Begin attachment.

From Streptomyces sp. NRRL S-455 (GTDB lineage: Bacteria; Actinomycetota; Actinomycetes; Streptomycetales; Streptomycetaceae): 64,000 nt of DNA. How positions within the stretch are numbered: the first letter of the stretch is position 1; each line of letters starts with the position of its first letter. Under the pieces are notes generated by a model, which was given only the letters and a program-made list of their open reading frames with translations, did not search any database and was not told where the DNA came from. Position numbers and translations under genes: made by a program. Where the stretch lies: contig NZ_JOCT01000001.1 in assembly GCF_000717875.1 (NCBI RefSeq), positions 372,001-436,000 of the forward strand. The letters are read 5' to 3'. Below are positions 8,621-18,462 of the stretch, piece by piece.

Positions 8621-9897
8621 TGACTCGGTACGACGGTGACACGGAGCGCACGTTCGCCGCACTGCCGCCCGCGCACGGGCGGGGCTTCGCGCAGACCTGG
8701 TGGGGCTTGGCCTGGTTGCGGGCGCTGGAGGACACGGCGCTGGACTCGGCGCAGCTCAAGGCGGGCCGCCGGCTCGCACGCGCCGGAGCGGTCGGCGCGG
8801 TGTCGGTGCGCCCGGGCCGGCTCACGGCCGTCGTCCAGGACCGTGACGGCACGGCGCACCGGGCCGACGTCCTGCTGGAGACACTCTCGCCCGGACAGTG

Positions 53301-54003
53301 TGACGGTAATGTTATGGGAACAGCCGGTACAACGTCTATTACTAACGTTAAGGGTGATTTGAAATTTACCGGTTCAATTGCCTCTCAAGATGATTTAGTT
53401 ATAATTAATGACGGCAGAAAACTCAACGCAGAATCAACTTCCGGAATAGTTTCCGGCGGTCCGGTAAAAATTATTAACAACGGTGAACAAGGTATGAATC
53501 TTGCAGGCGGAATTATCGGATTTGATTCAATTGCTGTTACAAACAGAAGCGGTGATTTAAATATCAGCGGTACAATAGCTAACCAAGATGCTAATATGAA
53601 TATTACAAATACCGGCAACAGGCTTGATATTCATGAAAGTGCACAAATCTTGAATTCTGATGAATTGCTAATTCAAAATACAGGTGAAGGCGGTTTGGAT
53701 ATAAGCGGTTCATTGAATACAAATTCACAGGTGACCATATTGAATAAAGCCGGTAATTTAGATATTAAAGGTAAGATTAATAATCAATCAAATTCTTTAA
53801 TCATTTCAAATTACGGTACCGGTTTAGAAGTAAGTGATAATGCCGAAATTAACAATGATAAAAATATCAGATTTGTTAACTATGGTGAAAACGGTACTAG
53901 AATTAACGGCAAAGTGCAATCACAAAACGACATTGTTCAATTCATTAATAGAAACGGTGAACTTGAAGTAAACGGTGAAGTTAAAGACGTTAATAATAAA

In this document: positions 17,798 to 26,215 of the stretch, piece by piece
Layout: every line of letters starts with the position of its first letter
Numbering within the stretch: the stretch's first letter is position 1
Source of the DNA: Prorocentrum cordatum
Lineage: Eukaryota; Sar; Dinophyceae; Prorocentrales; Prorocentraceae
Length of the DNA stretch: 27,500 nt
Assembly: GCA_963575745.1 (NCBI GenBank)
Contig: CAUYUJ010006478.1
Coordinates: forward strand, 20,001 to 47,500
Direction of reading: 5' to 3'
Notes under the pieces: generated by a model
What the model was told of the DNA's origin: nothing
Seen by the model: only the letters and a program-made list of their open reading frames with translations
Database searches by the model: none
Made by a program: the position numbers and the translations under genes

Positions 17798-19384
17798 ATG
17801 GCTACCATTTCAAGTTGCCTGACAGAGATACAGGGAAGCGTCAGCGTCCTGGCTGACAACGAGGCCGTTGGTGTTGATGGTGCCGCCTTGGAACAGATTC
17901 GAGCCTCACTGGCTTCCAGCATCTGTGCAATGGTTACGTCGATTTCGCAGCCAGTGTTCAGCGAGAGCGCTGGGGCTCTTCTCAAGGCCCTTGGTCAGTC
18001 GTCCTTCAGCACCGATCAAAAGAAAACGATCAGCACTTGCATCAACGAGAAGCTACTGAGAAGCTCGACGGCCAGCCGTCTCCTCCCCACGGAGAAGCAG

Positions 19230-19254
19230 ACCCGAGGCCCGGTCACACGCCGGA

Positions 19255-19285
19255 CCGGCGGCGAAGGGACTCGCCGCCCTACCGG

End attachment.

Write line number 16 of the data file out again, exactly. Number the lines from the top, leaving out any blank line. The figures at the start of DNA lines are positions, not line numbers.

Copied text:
Numbering within the stretch: the stretch's first letter is position 1